Washington State's Jason David scored the game's first touchdown on a 45-yard interception return for a 7-0 WSU lead. Washington State quarterback Jason Gesser later threw a 46-yard touchdown pass to Mike Bush to increase the Cougar's lead to 14-0. In the second quarter, Purdue running back Montrell Lowe scored on a 1-yard touchdown run to cut the lead to 14-7.

Kicker Travis Dorsch kicked a 28-yard field goal to pull Purdue to within 14-10. Washington State's Drew Dunning answered with a 47-yard field goal of his own, to move the lead back to 17-10. Purdue quarterback Kyle Orton found wide receiver Taylor Stubblefield for a 3-yard touchdown pass to tie the game at 17. Travis Dorsch's 50-yard field goal before halftime gave Purdue a 20-17 halftime lead.

In the third quarter, Drew Dunning kicked the tying 34-yard field goal. Jason Gesser's subsequent 1-yard touchdown run gave Washington State a 27-20 lead. Drew Dunning added field goals of 30 and 37 yards to give WSU a 33-20 lead. With 1:53 left, Kyle Orton connected with Taylor Stubblefield with a 51-yard touchdown pass to make the final margin 33-27.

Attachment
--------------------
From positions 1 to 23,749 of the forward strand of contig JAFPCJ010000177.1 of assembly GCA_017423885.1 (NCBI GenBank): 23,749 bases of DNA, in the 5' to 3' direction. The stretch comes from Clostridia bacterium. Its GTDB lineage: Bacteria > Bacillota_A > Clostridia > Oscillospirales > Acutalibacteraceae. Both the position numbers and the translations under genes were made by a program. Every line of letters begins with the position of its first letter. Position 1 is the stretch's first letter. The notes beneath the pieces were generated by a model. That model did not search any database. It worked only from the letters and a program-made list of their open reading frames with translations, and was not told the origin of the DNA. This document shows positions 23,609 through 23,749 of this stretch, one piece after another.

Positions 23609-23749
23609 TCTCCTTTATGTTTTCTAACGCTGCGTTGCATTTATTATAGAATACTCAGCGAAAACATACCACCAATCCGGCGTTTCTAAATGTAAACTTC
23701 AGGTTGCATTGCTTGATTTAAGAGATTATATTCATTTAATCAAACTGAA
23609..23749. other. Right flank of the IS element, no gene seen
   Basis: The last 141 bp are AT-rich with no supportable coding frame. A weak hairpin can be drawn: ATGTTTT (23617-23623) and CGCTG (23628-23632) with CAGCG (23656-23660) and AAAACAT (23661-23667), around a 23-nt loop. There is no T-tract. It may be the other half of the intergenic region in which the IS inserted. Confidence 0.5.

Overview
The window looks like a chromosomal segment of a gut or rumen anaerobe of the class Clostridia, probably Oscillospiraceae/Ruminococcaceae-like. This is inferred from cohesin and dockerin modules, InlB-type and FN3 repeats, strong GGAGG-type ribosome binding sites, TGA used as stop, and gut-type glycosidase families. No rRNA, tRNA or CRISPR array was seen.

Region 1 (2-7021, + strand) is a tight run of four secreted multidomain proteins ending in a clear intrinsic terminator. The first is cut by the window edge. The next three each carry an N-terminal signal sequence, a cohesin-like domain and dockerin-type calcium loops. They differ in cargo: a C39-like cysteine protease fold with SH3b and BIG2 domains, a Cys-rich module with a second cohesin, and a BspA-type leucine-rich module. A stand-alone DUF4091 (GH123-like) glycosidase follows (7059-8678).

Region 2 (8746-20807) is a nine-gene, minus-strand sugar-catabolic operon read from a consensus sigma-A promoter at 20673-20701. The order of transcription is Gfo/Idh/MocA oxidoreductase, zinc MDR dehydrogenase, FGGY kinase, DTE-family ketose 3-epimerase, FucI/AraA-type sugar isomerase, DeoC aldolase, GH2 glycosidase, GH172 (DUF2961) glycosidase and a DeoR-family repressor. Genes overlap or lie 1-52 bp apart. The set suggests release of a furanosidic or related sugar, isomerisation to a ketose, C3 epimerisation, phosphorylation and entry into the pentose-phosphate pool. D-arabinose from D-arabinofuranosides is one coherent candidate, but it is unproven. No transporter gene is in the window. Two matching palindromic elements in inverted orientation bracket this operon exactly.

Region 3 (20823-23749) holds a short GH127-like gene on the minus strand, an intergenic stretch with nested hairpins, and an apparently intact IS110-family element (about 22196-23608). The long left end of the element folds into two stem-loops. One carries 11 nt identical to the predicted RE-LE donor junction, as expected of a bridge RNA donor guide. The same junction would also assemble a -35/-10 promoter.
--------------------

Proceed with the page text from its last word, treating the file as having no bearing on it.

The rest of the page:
2002 Purdue Boilermakers football team

The 2002 Purdue Boilermakers football team represented Purdue University in the 2002 NCAA Division I-A football season. The team was coached by Joe Tiller and played its home games at Ross–Ade Stadium. Purdue played thirteen games in the 2002 season, finishing with a 7–6 record and a victory in the Sun Bowl to Washington.

2002 Sun Bowl

The 2002 Wells Fargo Sun Bowl featured the Purdue Boilermakers, and the Washington Huskies. This game was a rematch of the 2001 Rose Bowl.

Washington scored first when quarterback Cody Pickett threw a 7-yard touchdown strike to wide receiver Patrick Reddick for an early 7-0 lead. 2 minutes later, linebacker Marquis Cooper recovered a fumble and returned it 31 yards for a touchdown doubling the lead to 14-0. a 38-yard John Anderson field goal increased the lead to 17-0, which closed out the 1st quarter scoring.

In the second quarter, quarterback Kyle Orton found wide receiver John Standeford for a 7-yard touchdown pass, to put Purdue on the scoreboard down 17-7. Just before halftime, Washington fumbled the ball, and it was recovered by Ray Williams in the end zone for a touchdown, making the halftime score 17-14.

In the third quarter, Berin Lacevic kicked a 22-yard field goal to tie the game at 17. Running back Joey Harris later scored on a 10-yard touchdown run for Purdue, giving Purdue its first lead at 24-17. On Washington's next possession, they fumbled again, and Gilbert Gardner ran it in 19 yards for a touchdown, and Purdue increased its lead to 31-17.